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Menopausal hormone therapy and women's health: an umbrella review. [Dataset]

Contributors

Guo-Qiang Zhang
Data Collector

Jin-Liang Chen
Data Collector

Ying Luo
Data Collector

Maya B. Mathur
Data Collector

Panagiotis Anagnostis
Data Collector

Ulugbek Nurmatov
Data Collector

Madar Talibov
Data Collector

Jing Zhang
Data Collector

Catherine M. Hawrylowicz
Data Collector

Mary Ann Lumsden
Data Collector

Hilary Critchley
Data Collector

Aziz Sheikh
Data Collector

Bo Lundbäck
Data Collector

Cecilia Lässer
Data Collector

Hannu Kankaanranta
Data Collector

Bright I. Nwaru
Data Collector

Abstract

There remains uncertainty about the impact of menopausal hormone therapy (MHT) on women’s health. A systematic, comprehensive assessment of the effects on multiple outcomes is lacking. The authors conducted an umbrella review to comprehensively summarize evidence on the benefits and harms of MHT across diverse health outcomes. 60 published systematic reviews of MHT use in menopausal women, involving 102 meta-analyses of randomized controlled trials and 38 of observational studies, and synthesized the evidence on 102 health outcomes were selected. Overall, MHT had a complex balance of benefits and harms; for example, beyond alleviation of menopausal symptoms, it was associated with decreased risks of bone fracture, diabetes mellitus, and esophageal, gastric, and colorectal cancer, but increased risks of stroke, venous thromboembolism, gallbladder disease, and breast and ovarian cancer. The available clinical data in support of MHT reducing the risk of coronary heart disease and all-cause mortality in women aged

Citation

ZHANG, G.-Q., CHEN, J.-L., LUO, Y., et al. 2021. Menopausal hormone therapy and women's health: an umbrella review. [Dataset]. PLoS medicine [online], 18(8), article e1003731. Available from: https://doi.org/10.1371/journal.pmed.1003731#sec034

Acceptance Date Jul 12, 2021
Online Publication Date Aug 2, 2021
Publication Date Dec 31, 2021
Deposit Date Aug 17, 2021
Publicly Available Date Aug 17, 2021
Publisher Public Library of Science
DOI https://doi.org/10.1371/journal.pmed.1003731
Keywords Estrogen; Menopausal hormone therapy; Meta-analysis; Progestin; Umbrella review
Public URL https://rgu-repository.worktribe.com/output/1400329
Related Public URLs https://rgu-repository.worktribe.com/output/1289821
Type of Data XLSX files, PDF files, DOCX, R file and accompanying TXT file.
Collection Date Jun 7, 2021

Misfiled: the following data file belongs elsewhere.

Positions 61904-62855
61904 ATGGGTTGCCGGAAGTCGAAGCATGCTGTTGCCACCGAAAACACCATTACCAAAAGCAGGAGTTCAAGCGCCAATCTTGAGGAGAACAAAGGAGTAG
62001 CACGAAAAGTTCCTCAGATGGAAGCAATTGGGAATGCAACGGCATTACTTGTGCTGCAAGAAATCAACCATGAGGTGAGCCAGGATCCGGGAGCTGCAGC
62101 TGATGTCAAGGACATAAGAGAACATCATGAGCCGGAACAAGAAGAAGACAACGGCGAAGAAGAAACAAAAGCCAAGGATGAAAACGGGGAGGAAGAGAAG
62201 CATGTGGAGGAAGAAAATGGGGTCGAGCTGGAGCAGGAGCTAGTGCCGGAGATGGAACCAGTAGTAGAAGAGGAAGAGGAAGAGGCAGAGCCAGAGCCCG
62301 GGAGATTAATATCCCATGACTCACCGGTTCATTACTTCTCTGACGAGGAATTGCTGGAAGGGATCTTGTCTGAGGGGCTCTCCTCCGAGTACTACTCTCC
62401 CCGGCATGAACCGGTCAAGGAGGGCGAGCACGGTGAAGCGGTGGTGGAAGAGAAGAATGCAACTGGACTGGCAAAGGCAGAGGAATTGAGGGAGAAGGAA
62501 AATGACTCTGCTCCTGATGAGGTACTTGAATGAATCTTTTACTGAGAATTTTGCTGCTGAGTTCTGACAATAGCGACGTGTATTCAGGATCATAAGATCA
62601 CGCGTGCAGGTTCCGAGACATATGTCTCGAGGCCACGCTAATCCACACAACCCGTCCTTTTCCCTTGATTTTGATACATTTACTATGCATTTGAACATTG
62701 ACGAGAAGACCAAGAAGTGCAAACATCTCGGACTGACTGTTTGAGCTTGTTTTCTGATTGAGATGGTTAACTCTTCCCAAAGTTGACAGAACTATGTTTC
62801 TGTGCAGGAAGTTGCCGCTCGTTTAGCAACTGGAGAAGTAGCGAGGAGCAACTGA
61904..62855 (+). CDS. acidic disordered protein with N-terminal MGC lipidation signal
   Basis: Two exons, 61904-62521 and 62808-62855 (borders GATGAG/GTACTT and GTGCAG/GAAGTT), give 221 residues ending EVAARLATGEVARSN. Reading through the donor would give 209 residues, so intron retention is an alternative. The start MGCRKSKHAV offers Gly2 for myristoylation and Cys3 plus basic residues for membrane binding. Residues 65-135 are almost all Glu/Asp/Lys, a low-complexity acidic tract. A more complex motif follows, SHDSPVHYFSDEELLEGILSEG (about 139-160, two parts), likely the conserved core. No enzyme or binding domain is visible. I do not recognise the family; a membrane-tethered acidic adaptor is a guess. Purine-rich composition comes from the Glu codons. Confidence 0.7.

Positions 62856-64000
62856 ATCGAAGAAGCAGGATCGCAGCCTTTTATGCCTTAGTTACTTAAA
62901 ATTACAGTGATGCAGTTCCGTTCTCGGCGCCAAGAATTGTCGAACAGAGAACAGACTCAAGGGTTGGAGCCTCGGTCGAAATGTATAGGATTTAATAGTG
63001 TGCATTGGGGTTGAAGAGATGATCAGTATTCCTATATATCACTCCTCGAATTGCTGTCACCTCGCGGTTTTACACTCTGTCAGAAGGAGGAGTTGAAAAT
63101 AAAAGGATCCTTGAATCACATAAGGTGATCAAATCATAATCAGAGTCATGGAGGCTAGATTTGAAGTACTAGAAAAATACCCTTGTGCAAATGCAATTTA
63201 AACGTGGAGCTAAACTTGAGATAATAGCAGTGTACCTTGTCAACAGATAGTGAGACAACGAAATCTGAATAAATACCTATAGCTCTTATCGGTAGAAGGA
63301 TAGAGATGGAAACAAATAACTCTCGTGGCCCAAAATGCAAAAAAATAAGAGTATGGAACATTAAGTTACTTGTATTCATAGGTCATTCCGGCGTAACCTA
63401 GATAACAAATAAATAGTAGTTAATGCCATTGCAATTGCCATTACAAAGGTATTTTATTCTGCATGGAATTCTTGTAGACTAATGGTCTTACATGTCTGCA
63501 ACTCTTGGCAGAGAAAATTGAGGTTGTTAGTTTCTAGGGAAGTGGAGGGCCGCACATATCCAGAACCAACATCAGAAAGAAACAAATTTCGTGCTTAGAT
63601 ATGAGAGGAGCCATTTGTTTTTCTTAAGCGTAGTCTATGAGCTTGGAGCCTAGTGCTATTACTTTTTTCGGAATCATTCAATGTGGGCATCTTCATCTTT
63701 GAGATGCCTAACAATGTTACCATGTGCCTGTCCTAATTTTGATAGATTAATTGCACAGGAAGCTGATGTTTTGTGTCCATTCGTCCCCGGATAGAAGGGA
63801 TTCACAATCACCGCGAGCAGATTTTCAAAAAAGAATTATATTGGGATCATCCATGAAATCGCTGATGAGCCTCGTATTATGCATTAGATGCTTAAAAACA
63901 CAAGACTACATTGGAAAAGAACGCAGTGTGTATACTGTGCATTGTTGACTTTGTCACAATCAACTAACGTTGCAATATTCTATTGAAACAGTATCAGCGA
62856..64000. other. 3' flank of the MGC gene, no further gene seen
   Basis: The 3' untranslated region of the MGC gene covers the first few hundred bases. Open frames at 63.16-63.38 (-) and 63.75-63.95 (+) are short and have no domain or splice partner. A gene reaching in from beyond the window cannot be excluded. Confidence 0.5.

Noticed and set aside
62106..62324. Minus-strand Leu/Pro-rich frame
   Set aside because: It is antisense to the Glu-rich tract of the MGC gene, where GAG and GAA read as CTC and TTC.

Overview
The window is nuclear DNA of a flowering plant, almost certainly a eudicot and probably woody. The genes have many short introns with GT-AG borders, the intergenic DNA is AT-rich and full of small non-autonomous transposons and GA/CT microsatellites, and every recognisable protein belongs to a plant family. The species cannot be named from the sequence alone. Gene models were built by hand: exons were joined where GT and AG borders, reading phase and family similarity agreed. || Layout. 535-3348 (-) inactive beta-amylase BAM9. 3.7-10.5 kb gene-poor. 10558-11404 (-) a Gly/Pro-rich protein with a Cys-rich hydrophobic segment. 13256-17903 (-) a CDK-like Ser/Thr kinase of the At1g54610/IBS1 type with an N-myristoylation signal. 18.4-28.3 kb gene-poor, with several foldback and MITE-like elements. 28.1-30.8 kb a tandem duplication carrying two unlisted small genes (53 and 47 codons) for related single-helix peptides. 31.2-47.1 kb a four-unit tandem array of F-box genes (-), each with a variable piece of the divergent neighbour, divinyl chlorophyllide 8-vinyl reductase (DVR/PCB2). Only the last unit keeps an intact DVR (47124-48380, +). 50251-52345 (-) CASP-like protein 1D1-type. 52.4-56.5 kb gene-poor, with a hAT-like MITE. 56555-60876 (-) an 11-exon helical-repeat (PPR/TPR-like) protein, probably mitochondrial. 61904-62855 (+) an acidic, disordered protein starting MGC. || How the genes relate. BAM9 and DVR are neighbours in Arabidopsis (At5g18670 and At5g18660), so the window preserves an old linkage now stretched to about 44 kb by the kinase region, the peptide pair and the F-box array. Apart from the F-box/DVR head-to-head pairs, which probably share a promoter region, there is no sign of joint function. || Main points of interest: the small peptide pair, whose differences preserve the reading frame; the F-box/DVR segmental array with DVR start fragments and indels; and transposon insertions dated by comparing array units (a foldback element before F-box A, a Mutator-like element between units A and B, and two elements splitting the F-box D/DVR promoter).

Collection Method MEDLINE, EMBASE, and 10 other databases were searched from inception to November 26, 2017, updated on December 17, 2020, to identify systematic reviews or meta-analyses of randomized controlled trials (RCTs) and observational studies investigating effects of MHT, including estrogen-alone therapy (ET) and estrogen plus progestin therapy (EPT), in perimenopausal or postmenopausal women in all countries and settings. All health outcomes in previous systematic reviews were included, including menopausal symptoms, surrogate endpoints, biomarkers, various morbidity outcomes, and mortality. Two investigators independently extracted data and assessed methodological quality of systematic reviews using the updated 16-item AMSTAR 2 instrument. Random-effects robust variance estimation was used to combine effect estimates, and 95% prediction intervals (PIs) were calculated whenever possible. The term MHT was used to encompass ET and EPT, and results are presented for MHT for each outcome, unless otherwise indicated. Sixty systematic reviews were included, involving 102 meta-analyses of RCTs and 38 of observational studies, with 102 unique outcomes. The overall quality of included systematic reviews was moderate to poor. In meta-analyses of RCTs, MHT was beneficial for vasomotor symptoms (frequency: 9 trials, 1,104 women, risk ratio [RR] 0.43, 95% CI 0.33 to 0.57, p < 0.001; severity: 7 trials, 503 women, RR 0.29, 95% CI 0.17 to 0.50, p = 0.002) and all fracture (30 trials, 43,188 women, RR 0.72, 95% CI 0.62 to 0.84, p = 0.002, 95% PI 0.58 to 0.87), as well as vaginal atrophy (intravaginal ET), sexual function, vertebral and nonvertebral fracture, diabetes mellitus, cardiovascular mortality (ET), and colorectal cancer (EPT), but harmful for stroke (17 trials, 37,272 women, RR 1.17, 95% CI 1.05 to 1.29, p = 0.027) and venous thromboembolism (23 trials, 42,292 women, RR 1.60, 95% CI 0.99 to 2.58, p = 0.052, 95% PI 1.03 to 2.99), as well as cardiovascular disease incidence and recurrence, cerebrovascular disease, nonfatal stroke, deep vein thrombosis, gallbladder disease requiring surgery, and lung cancer mortality (EPT). In meta-analyses of observational studies, MHT was associated with decreased risks of cataract, glioma, and esophageal, gastric, and colorectal cancer, but increased risks of pulmonary embolism, cholelithiasis, asthma, meningioma, and thyroid, breast, and ovarian cancer. ET and EPT had opposite effects for endometrial cancer, endometrial hyperplasia, and Alzheimer disease. The major limitations include the inability to address the varying effects of MHT by type, dose, formulation, duration of use, route of administration, and age of initiation and to take into account the quality of individual studies included in the systematic reviews. The study protocol is publicly available on PROSPERO (CRD42017083412).